Chapter 11- Arthur Thistlewood- The Gentlemen Revolutionary

Arthur was born a minor gentlemen  and ended up being hanged for trying to assassinate the cabinet. This chapter tells the story of him and his revolutionary friends in the Regency. He may have planned to parade the streets of London with the Home Secretary’s ‘s head in a bag, but you may still like him, albeit  as a very flawed human being.

Chapter 12- The New Revolt of the Peasants

In 1817, the poor tried new ways of overthrowing their oppressors, that scared the establishment more because they were “political” riots. So the punishments were more severe.

Chapter 13-Who Killed Joseph Lees?

Joseph Lees died after being beaten up at the mass meeting at St Peter’s Field ( Peterloo). However the government were able to prove “otherwise”. This chapter looks at the victims of Peterloo, how they were treated by the government that was not going to take responsibility for the poor or the actions of their own soldiers.

Chapter 14-The Women of Peterloo

What’s more frightening that a radical? A women radical! Despite the difficulty in finding evidence, here we have the story of Alice Kitchen,  Nancy Prestwick and Mary Fildes and others This is my favourite chapter of the book.

Chapter 15- The Freeborn Englishmen?

Britain was freer than most, but in the Regency that was put under great strain. People were imprisoned without trial. We meet William Ogden , 74, manacled in goal without charge for months with a 30 pound weight. His crime- wanting a reform of Parliament.

Chapter 16-The Punishment Didn’t Fit the Crime

This is a well-known regency topic. In my version, real people suffer at the hands of a floundering system that was at the end of its time. Reform did come- just not then. We meet Horace Cotton, who worked at Newgate with those condemned to die. He was a real charmer.

Chapter 17- Retribution

Fancy a trip to Newgate or a Prison hulk? We meet the poor in prison, including one man in gaol for stealing a cucumber.

Chapter 18- Child Labour

Traditionally, this is mostly about textile factories, but there were other, possibly worse jobs. Chimney Sweeping for example, and coal mining. However, people’s attitudes to child labour may surprise you.

Chapter 19- Currency Crisis

The Regency government did little to help people, but when the money and coinage went into crisis, they were happy to get things done. Never have banknotes and old coins been made so interesting!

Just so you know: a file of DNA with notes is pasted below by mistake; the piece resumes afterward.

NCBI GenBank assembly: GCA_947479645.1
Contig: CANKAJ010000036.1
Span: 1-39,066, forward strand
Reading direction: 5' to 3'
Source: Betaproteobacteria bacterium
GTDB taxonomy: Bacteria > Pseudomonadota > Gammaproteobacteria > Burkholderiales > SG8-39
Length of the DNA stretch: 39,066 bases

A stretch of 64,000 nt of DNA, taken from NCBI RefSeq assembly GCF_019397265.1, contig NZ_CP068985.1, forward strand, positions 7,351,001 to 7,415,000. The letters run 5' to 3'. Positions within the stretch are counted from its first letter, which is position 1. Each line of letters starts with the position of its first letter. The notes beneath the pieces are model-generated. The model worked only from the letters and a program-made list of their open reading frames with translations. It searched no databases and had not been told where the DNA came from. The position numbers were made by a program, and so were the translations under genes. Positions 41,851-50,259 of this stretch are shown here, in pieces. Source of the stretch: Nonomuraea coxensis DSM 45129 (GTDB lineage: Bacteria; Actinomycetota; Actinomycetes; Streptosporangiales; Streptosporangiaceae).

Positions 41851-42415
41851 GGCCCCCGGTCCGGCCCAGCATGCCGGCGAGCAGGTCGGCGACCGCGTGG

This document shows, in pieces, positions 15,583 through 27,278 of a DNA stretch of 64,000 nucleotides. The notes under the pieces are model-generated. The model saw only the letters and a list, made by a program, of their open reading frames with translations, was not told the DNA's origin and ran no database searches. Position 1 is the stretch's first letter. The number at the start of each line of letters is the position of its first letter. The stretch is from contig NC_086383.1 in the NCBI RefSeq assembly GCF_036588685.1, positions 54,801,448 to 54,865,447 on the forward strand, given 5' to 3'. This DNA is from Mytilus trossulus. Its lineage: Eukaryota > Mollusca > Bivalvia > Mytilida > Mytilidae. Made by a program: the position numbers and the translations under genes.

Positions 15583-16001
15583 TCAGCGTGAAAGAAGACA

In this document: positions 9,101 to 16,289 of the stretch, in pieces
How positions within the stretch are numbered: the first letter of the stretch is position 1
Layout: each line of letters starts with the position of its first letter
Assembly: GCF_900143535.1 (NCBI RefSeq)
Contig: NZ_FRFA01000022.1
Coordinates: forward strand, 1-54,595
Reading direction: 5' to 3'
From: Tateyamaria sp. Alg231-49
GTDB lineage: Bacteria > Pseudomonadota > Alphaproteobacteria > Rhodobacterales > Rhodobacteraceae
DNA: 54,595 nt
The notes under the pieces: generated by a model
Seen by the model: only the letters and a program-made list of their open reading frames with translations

Chapter 20- Adultery

If your wife  had sex with another man, you could go to court and claim compensation. The amount of money depended on how posh you were and how many salacious details you could provide. The newspapers loved it, and so will you.

Chapter 21- Regency Body Snatchers

It was not against the law to steal dead bodies from their graves, as long as you left behind their shroud and personal belongings. That’s why its called body snatching, not grave robbery. Lots of people made a living from it, and some of the best examples are in this chapter.

Chapter 22- Being Irish

The Irish were treated as second class citizens both in Britain and in Ireland. There are lots of examples here, and the prejudice has not gone away. The chapter features the famous brewery flood of 1814, when the press lied about the behaviour and hardly any money was raised for the victims, but the government reimbursed the brewery for their loss…

Chapter 23- A Rash and Melancholy Act?

This is about suicide- how traditional harsh attitudes to suicide where changing into something more humane, but it was still more sympathetic to the rich than the poor.

PS If the English Civil War is more to your taste, try here 

Dying with “perfect resignation” in the Regency

 

When famous deists  and atheists died in the past, the vultures would circle in the hope of seeing an undignified death. This would prove to their satisfaction that the prospect of death could not be countenanced with the consolation of Christianity.
Jesuits claimed that Voltaire died fearfully; Dr Johnson went to visit the atheist David Hume with the incorrect belief that an atheist could not die without falling apart at the prospect of his imminent extinction. When Thomas Paine, a radical and deist who rejected formal religion and its constructs, was regaled by Christians during his last days. When, a few days before he died, a member of the New Jerusalemites knocked on his door and told Paine that the sect has rediscovered the keys to the true faith that had been lost for 4000 years, Paine replied that “they must be very rusty”.
Regency Obituary pages are formulaic, but the choice of formula tells you a great deal. When people died in great pain and suffering, there is a real hierarchy of phrase. In nearly every case, there is ” resignation” and on occasions there is “perfect resignation”. There difference is unclear; it may just be the ability to pay for an extra word. “Composure” is much more common than “calmness”-perhaps the former contains more acceptance, and implies preparing for death. These words were very powerful- even Thomas Paine uses them. His own last will and testament says that he dies “in perfect and resignation to the will of my creator God”